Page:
Turkish Interior Minister Suleyman Soylu said his country will send back some 1,200 captured Daesh members to their countries whether or not their citizenship had been revoked.
"We will send back Daesh members in our hands to their own countries whether they revoke their citizenships or not," he said.
The Turkish minister pointed out that nearly 287 members of the organisation, including women and children, had been arrested during Operation Peace Spring launched by Turkey east of the Euphrates in Syria.
He added that the Turkish authorities are working to refer the 287 Daesh members to the judicial authorities where they will be sent either to prison or to deportation centres as a prelude to returning them to their countries.
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"The world has devised a new method. They say, 'Let's strip them of their citizenship… Let them be tried where they are,'" he said, adding: "It is impossible for us to accept this view."
Whilst the US, Lebanon, Russia, Indonesia, Sudan, and New Zealand have agreed to return their nationals, European countries, in particular, have wrestled with how to handle suspected militants and their families.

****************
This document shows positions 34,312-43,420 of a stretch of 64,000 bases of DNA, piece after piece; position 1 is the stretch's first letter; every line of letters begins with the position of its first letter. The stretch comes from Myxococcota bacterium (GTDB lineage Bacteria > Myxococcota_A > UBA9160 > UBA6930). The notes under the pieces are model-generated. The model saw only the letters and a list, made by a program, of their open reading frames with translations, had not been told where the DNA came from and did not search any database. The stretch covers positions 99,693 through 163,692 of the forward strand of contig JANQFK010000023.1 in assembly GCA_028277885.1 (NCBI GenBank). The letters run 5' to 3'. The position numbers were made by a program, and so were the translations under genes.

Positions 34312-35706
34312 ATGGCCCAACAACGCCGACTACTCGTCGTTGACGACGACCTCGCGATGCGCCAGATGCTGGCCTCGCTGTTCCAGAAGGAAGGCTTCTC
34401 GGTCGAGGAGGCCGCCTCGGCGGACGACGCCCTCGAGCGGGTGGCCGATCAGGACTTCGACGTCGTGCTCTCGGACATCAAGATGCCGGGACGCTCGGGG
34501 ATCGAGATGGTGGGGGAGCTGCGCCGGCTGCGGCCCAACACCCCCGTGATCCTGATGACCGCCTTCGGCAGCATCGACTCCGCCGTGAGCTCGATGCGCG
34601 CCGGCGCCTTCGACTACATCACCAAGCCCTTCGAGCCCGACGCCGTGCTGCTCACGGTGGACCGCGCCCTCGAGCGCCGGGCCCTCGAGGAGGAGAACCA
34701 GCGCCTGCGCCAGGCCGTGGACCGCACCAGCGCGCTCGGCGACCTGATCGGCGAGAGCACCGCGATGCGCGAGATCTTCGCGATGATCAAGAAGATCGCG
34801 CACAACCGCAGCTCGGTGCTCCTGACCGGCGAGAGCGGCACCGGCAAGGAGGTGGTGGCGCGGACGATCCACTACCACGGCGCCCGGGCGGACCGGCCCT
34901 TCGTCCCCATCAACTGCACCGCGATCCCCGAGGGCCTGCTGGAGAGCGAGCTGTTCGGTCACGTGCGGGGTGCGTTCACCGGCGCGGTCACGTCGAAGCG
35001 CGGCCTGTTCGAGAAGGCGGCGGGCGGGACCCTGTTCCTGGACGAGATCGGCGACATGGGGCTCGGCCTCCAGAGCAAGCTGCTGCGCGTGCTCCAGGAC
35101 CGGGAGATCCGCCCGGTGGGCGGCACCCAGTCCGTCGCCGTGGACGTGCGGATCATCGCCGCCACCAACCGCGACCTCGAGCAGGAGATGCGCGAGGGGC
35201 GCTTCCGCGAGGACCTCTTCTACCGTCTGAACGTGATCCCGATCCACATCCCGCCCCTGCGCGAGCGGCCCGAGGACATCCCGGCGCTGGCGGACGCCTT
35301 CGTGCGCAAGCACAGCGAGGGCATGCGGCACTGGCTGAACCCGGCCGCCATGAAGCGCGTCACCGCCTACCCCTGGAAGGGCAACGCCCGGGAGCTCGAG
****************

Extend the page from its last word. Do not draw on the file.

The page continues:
Controversy erupted in the UK earlier in March after it emerged the newborn son of 19-year-old Shamima Begum, who travelled to Syria as an "ISIS bride", had died, weeks after she had been stripped of her citizenship and barred from returning home.
Last week, France announced that it had repatriated five young children from camps in northern Syria, but repeated its position that adult citizens who had joined Daesh abroad should be tried on the spot; Switzerland has expressed similar sentiments.
Even for countries that have pledged to take back children, progress has been slow, with fears that more will die as the conditions in the camps worsen. Concern over separating children from their mothers has also caused delays, but European countries have been reluctant to set a precedent by allowing women who joined Daesh to return, that could extend to their husbands.
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